It’s all about breathing easy.
In this ongoing series of blogs about the U.S. Occupational Safety and Health Association’s (OSHA’s) list of 10 most cited standards, we now come to the issue of respiratory protection programs.
Sometimes, the best way to protect workers against airborne chemicals in the workplace is to use respirators. Unfortunately, it’s not as simple as buying some facemasks out of the respiratory protection catalog and handing them out to workers. A respiratory protection program requires a fair bit of legwork to create and implement.
You may need a respiratory protection program (29 CFR 1910.134) if your workers are exposed to a hazardous level of an airborne contaminant, and their exposure cannot be reduced below the OSHA permissible exposure limit through the use of engineering controls (for example, substitution or mechanical ventilation), or if workers are exposed to oxygen-deficient atmospheres. You may also require workers to wear respirators if you deem it necessary, regardless of published exposure limits. Or, workers may choose to wear respirators even though you do not require it. In any of these situations, you will need a compliant respiratory protection program.
Your respiratory protection program must be overseen by a specific, qualified individual, and must also be administered at no cost to the employee. It should include:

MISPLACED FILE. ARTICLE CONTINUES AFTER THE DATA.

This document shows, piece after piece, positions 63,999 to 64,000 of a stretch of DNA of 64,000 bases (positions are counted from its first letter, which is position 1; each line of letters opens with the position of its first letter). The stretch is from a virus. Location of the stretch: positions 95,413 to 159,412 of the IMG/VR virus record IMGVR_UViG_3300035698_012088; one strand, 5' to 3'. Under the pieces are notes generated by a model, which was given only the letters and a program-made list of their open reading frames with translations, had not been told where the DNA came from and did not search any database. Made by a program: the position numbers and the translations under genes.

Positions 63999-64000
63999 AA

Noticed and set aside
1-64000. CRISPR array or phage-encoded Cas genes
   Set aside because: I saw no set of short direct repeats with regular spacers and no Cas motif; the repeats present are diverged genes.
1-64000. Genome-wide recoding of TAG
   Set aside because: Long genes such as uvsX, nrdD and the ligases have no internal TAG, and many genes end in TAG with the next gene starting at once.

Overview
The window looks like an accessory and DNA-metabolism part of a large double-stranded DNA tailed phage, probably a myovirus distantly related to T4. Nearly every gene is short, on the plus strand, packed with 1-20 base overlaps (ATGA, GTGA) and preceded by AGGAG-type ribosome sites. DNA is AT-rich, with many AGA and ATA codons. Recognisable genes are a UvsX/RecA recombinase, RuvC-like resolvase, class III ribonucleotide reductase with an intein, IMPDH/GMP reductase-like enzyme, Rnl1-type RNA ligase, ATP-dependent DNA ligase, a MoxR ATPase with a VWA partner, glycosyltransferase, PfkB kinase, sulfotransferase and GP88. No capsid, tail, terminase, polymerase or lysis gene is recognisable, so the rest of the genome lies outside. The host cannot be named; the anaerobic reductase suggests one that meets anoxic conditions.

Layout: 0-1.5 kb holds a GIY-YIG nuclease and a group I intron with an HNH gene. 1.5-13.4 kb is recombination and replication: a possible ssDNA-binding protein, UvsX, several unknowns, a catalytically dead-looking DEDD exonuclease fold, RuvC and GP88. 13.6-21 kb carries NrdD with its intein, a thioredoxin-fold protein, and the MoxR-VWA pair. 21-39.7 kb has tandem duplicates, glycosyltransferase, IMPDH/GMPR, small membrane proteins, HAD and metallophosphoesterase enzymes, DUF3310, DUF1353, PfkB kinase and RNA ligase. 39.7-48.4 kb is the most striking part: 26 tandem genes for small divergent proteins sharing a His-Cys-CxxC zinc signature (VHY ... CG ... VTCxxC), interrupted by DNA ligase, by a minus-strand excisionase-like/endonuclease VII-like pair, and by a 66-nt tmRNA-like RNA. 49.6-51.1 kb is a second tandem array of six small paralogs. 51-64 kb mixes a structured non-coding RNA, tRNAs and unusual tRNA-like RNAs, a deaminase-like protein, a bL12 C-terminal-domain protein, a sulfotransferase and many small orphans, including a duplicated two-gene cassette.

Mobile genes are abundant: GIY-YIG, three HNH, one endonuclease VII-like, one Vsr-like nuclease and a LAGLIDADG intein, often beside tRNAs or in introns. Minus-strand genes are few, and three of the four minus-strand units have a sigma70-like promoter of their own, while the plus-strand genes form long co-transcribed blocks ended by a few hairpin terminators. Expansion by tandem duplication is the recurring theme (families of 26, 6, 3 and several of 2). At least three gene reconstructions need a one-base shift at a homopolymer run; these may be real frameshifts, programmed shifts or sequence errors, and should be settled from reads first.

- A discussion of the hazard characterization and respirator selection process.
- The details of how workers will be medically evaluated to determine that they can safely wear a respirator.
- The fit testing procedures that will be used, and records of workers’ fit tests.
- Procedures for proper use, storage and maintenance of respirators, as well as schedules for the replacement of respirator cartridges.
- Details of the initial and annual retraining program for respirator users.
- Regular program evaluation.
One final consideration that may challenge the success of your respiratory protection program: respirators can be hot and uncomfortable. They can impair a worker’s visibility, irritate skin and make it harder to do heavy, physical work. They impose physical constraints on workers, who must be clean-shaven in order to maintain the respirator’s protection effectiveness, and respirators are easy to misuse. It’s not unusual to get a lot of pushback and resistance from workers. It’s important that you have a clear idea of what the hazards are, why they can’t be controlled another way, and what the consequences are for workers who don’t wear respirators when required – not just the health consequences, but potential disciplinary consequences as well.
Each year, OSHA tallies up the citations it has issued and publishes a list of the 10 most cited standards. There are about a half-dozen standards that almost always make that list. Respiratory protection is one.
Check out the entire list of OSHA’s Most Common Citations and How You Can Avoid Them in a report published by Intelex Technologies. It is available as a free download.